Bosses can use humour to combat the January Blues

Laughter really can be the best medicine, writes Paula Jarzabkowski, Professor of Strategic Management at Cass Business School.

With the warm glow of the holiday period fading away, “Blue Monday” – the most miserable day of the year – is fast approaching. The combination of being fed up with winter, the grim aftermath of Christmas spending, and the back-to-work blues supposedly reach a head on the third Monday of the new year. In 2019, that day falls on January 21st, and while it may be just pseudoscience, who feels like dragging themselves to work on any Monday in January?

One way to overcome the January blues is through humour – especially at work. After all laughter is a natural, everyday response. Even to grim situations. And humour is one way that people deal with tensions, contradictions and paradoxes at work, as my colleague Jane Le and I explain in our research paper.

In our two-year study of a major change taking place in a telecommunications firm, we found that workplace meetings were typically full of laughter. In each meeting at least two people, and often the entire meeting, laughed on average 13 times, and well over half of these episodes were about people’s specific workplace problems.

Big organisations often have competing objectives, for example between global control and local autonomy, increasing patient care and reducing costs, or implementing a healthy work/life balance. And humour is a crucial way to come to terms with these paradoxes.

The best medicine

The telecommunications firm that we studied faced strategic and organisational contradictions caused by major regulatory change. Specifically, in order to avoid anti-competition charges they had to implement a total restructuring that prevented key service providers from different parts of the business from communicating with each other, in case this provided unfair competitive advantage.

This requirement often descended into farce, as technicians could not get into houses to deliver services to customers, for fear of breaching regulatory conditions, and engineers could not work together to dismantle and reassemble core products and services. While the effort to meet looming deadlines with the threat of heavy fines was fraught with tension, people joked a lot as they coped with the seemingly pathological contradictions in their work.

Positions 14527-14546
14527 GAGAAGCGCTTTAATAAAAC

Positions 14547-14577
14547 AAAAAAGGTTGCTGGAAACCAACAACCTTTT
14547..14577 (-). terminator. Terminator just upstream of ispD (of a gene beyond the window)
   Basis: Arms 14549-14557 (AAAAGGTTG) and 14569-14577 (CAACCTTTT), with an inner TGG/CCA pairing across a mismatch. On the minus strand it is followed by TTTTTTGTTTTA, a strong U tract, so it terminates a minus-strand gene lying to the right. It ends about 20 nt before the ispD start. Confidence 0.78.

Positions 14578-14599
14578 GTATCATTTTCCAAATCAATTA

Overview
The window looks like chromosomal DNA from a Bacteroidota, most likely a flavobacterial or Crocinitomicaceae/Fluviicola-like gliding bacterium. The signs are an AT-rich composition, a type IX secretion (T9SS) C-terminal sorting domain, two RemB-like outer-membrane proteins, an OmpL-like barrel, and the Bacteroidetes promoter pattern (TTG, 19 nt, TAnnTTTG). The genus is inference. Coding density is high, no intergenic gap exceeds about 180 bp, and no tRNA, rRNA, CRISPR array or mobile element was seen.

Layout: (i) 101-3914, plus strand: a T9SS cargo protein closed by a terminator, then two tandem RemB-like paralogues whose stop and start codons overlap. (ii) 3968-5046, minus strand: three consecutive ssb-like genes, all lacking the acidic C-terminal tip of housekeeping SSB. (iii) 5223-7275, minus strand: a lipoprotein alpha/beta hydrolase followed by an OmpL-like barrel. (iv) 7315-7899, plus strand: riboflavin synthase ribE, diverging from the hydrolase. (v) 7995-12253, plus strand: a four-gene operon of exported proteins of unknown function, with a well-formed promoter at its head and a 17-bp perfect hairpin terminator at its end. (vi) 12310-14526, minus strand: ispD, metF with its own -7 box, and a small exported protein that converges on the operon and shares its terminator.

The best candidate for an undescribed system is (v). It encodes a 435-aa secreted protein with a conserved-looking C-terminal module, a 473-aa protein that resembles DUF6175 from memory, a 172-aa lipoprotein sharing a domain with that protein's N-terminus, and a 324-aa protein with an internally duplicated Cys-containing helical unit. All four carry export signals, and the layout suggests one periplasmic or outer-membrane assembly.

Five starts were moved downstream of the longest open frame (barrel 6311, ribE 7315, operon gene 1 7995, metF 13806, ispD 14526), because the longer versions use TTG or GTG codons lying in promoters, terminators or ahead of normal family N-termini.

The magic of Christmas is long gone.

Managers don’t tend to think of humour as a management solution, particularly when people are pulled in different directions. But we found that humour was a dominant dynamic with managers at all levels. Laughter is a way that staff can legitimately acknowledge workplace paradoxes, particularly where it might not be possible to satisfy competing demands.

Not everyone experiences tension in the same way and sometimes a solution for one side might be a problem for the other. Laughter is a non-threatening way that people signal tension and enrol others into their experience. It provides an opportunity to come up with ways to workaround the paradox for both parties, or at least acknowledge that the solution, while not optimal for everyone, is an acceptable compromise to get a particular job done.

This doesn’t mean that humour is a management tool. A manager can’t just crack a few jokes and then expect the team to deal with problems cheerfully. In our study sometimes people used humour subversively to point out the ridiculousness of a situation – and so absolve them from blame if a project failed. Laughter gave them solidarity to resist changes that they felt were impossible. Humour can either reinforce negative feelings that exacerbate the paradox or be used more positively to think about a problem differently.

Taking it seriously

While humour cannot be manipulated by management to serve its own ends, it is a useful indicator of what is going on in a business. Rather than simply dismissing it as downtime or play, managers should take laughter seriously and think about how they can they use it to generate solidarity between team members and generate solutions to problems.

At the same time, identifying resistance-based humour indicates where people feel that barriers are insurmountable, which would require a new approach. In particular, humour, which often derives from incongruity or the juxtaposition of opposing ideas, is a way to identify workplace paradoxes; an important first step to managing them.

All businesses face contradictions and competing objectives. These are often frustrating for the employees involved and cause costly delays in business processes. Managers can pay more attention to humour – a simple everyday response to conflict – to understand pressure points in business, and relieve them. In this sense, laughter really can be workplace medicine, helping to find resolutions that would otherwise result in an expensive, time-consuming stalemate.

The data behind Blue Monday may have been pulled apart by Ben Goldacre in his Bad Science column for the Guardian newspaper. But there’s no harm in getting through a bleak month with a few laughs in the office – it could even do your team some good.

Paula Jarzabkowski is Professor in Strategic Management at Cass Business School, City University London

This article was originally published in January 2016 on The Conversation. Read the original article.

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